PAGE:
The crisp Eau Dynamisante by Clarins, a staple in the famous French brand's line, has been called "Prozac for the mind and a bull whip for sagging flesh" by writer Susan Irvine.

Biotherm had followed suit with their Eau Vitaminée in the 1990s and continue with various limited editions even today. Acqua di Parma Colonia is a classic mark of effortless style, immortalized in the remake of "Alfie," starring Jude Law.

Ô de Lancôme has been the youthful lemon and herbs scent of the students' revolution following May 1968; two summers ago Lancôme re-marketed this classic with the introduction of two flankers, Ô d'Azur and Ô d'Orangerie.

Annick Goutal's Eau d'Hadrien, inspired by the famous Roman emperor and his Memoirs, was a breath of fresh air when it was introduced in 1981, an era steeped deep in potent spicy orientals in the wake of YSL Opium. Chloe L'Eau is tart and fresh, like frozen lemonade, contrary to the soapy, detergent feel of the other Chloe contemporary fragrances; it is reminiscent of the tart citruses that dominated the summers of my childhood. These perfectly unisex paradigms are only meant to signify the lasting success of this simple but genius idea.

Chic, old-money brands always believed in the "eau" concept, either thanks to their heritage (Eau d'Orange Verte by Hermès directly transposing the Cologne Orange Verte has been a steady best-seller and emblem of the brand for years) or their creative forces (in-house perfumer for Hermès Jean-Claude Ellena is a major believer in the indulgent nature of splashing "eau" and has the imagination to give new and exciting twists to the time-honored concept).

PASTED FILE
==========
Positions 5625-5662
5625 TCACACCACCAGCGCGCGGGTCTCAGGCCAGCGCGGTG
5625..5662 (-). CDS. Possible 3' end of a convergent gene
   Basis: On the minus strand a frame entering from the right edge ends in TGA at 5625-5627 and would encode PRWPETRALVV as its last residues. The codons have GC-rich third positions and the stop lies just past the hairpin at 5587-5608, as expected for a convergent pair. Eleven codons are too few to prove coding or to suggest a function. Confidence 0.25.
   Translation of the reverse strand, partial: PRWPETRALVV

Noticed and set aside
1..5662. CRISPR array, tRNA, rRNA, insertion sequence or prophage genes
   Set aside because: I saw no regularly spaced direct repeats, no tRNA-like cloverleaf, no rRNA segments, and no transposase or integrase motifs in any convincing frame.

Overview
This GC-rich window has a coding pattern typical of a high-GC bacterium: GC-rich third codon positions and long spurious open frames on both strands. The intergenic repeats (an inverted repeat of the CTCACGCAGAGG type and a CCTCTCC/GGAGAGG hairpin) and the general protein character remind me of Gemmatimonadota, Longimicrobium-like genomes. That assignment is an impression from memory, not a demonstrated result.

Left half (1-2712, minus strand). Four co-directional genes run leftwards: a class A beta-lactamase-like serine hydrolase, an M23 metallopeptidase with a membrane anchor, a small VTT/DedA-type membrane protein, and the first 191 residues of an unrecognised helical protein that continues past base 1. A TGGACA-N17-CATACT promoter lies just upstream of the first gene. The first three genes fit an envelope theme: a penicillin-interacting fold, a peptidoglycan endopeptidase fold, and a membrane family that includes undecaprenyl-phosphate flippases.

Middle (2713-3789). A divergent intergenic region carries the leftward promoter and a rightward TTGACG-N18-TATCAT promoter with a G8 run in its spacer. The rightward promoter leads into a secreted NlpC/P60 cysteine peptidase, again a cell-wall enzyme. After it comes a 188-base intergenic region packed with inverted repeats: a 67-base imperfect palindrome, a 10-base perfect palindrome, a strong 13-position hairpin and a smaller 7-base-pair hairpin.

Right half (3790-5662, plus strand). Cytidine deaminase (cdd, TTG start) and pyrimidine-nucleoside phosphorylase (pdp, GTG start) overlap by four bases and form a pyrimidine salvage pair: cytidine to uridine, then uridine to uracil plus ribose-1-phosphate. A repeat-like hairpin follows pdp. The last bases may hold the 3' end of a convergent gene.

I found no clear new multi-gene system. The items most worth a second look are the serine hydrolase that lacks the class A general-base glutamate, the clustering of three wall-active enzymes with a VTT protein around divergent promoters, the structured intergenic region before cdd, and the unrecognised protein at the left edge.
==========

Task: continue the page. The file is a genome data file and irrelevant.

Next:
Eau de Gentiane Blanche is a modern Eau de Cologne which instead of hesperidic essences is based on the cooling feel of angelica with modern white musks. Eau de Pamplemousse Rose takes on a decidedly more floral nuance with a modern grapefruit feel on top.

Now Ellena proposes two other novel ideas for summer 2013 and beyond: one ambery, one green floral; Eau de Mandarine Ambrée and Eau de Narcisse Bleu. The concept is not an olfactory diet that would serve to clean the palate, as with Lutens, but is a dyed-in-the-wool aesthetic choice. Here the "eau" is close to its origins, an act of mental and physical well-being, splashed on after a bath, rubbed on skin on a hot day, to refresh and regroup, meant to be shared by both sexes, a giant flacon in the bathroom or the fridge, waiting for the grabbing, and to introduce children to the joys of a lightly scented ambience around their linen cupboard.

But it is also a field of innovation: just how many twists can one give to an "eau?" Jean-Claude Ellena already had his ingenious ideas since Frédéric Malle asked him to do a fragrance for his fledging line Editions des Parfums.